One of the worst examples of this was the snazzy collected version of Jodi Picoult's Wonder Woman run, which ended with a cliffhanger that was resolved in a completely different story.

What was the point of this? Any fans of her work see a story that has holes, holes that have been specifically designed to generate more income from another project, but that doesn't mean they're going to give a shit about filling those holes. They're far more likely to end up dissatisfied with the whole way these things are produced, and make a renewed effort to stay well away from the funny books. And who can blame them?

Trying to make sense of a trade that reprints a section of a long-running ongoing comic is hard enough sometimes, but it becomes almost impossible to do so when they tie into the mega-crossovers. Read a Teen Titans or Outsiders book that is set in the same time period as Infinite Crisis and it barely qualifies as a story, with events that have been built up in the title petering out and going nowhere, while chunks of the main mini series are sometimes inserted, jarring against the tale.

And Marvel isn't much better, with Civil War and Secret Invasion hijacking natural narratives and bending them into the shape of the supersaga. While the packaging of the trades makes them easy to find and connected, the stories often contradict each other, or stop entirely and skip forward in time, leaving the reader stranded.

It becomes necessary to read more than one to find out exactly what is going on, and then there is so much repetition that you end up rereading about the same incident five different times, when it was barely interesting enough the first time.

It happened before TPBs became utterly ubiquitous, but the one example that still rankles me years later is Jim Starlin's Infinity Crusade. After falling madly in love with Starlin's work with the Infinity Gauntlet, he lost me pretty quickly with the Crusade, especially when entire cliffhangers were resolved in other titles I didn't want to buy, and couldn't even find at that time anyway.)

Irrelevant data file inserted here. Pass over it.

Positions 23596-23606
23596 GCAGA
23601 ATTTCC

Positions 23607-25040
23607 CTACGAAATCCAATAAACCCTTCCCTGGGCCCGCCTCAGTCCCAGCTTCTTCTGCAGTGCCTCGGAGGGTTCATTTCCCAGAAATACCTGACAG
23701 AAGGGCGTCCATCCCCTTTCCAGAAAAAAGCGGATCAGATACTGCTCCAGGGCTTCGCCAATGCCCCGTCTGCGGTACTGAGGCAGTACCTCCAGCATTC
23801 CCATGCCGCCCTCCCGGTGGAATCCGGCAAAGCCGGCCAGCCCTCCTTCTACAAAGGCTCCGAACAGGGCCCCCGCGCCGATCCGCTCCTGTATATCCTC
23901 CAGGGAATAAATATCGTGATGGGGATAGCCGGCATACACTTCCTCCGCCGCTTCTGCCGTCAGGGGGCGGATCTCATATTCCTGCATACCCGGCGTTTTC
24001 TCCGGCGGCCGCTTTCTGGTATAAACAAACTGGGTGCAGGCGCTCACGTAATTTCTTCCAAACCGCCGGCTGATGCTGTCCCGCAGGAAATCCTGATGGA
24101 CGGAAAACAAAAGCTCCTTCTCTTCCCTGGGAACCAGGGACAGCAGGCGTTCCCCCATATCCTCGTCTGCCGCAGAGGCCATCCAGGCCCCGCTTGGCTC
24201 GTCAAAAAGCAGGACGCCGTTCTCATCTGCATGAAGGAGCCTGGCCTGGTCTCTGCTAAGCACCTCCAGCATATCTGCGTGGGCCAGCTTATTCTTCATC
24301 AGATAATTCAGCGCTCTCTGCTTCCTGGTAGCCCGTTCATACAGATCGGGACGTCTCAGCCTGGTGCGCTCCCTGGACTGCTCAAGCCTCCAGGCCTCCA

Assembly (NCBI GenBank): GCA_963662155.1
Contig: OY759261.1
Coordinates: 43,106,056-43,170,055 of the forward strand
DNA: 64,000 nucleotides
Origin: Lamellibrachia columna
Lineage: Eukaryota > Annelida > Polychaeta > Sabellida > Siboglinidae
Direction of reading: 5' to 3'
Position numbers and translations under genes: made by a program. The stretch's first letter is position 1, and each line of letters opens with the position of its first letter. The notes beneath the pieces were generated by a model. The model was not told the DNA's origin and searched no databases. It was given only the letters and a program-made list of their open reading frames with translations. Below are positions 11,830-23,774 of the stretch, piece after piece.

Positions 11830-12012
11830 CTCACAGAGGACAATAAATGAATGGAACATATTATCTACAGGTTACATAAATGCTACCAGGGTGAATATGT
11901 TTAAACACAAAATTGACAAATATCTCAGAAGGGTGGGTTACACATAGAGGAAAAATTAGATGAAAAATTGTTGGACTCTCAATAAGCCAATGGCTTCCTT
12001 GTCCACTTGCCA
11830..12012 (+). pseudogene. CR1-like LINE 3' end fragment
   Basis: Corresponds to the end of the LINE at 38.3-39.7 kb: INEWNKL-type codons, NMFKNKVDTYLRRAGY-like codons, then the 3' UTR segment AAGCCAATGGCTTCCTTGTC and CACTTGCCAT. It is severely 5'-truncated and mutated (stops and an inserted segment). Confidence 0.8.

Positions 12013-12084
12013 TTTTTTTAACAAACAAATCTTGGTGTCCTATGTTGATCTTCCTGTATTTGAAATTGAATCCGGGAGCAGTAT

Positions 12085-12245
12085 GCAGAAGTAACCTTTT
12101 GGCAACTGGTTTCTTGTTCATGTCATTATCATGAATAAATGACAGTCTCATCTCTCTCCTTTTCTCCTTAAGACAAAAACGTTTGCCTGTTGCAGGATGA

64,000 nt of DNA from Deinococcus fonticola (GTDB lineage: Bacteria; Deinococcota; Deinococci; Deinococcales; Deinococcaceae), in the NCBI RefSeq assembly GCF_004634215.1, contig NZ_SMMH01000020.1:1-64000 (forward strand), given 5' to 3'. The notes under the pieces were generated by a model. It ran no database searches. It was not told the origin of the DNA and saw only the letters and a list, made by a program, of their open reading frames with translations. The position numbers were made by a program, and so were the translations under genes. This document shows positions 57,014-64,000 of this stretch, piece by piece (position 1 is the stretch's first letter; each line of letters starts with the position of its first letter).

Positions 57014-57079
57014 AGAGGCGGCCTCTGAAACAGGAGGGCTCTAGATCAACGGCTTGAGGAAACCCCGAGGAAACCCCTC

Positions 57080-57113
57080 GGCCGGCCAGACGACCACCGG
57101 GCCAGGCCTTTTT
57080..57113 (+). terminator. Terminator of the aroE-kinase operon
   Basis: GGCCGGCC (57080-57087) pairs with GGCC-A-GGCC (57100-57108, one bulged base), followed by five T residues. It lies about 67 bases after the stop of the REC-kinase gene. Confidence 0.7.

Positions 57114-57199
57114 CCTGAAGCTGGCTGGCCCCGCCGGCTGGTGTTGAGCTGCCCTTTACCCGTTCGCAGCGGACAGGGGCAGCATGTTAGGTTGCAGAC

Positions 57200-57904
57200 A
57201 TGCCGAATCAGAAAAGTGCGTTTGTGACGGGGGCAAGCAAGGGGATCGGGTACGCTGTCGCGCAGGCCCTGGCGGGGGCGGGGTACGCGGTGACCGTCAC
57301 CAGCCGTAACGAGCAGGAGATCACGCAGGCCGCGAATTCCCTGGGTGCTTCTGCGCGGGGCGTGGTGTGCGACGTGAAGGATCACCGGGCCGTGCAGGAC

Even in non-crossover work, the lack of a complete story is a little frustrating. Reading one book in a series like the badly-thought out Wolverine Origins title is almost pointless, as it often sets up events and revelations without actually getting to anything close to a point, while relying on various tiny pieces of arcana to carry the story forward.

It's all part of the neverending saga that give fanboys such a painful chubby, but it is also a major turnoff. Trade paperbacks are expensive items, (especially in New Zealand where you are unlikely to find one for less than $30 these days and are forced to pay closer to $50 for a basic six-issue softcover collection.) For that amount of money, it can¹t be asking for too much to expect something a bit more complete.

I still get that thrill of cracking open a new book and knowing I've got hundreds of pages of dense storytelling to float through, but it just gets depressing to start reading something that is woefully incomplete.

This is surely an idea that is long due. Fortunately, there are some books that offer a complete story with a real beginning, middle and end, books that are all the more satisfying for it, but it really is time for this to become the norm, instead of a rare exception.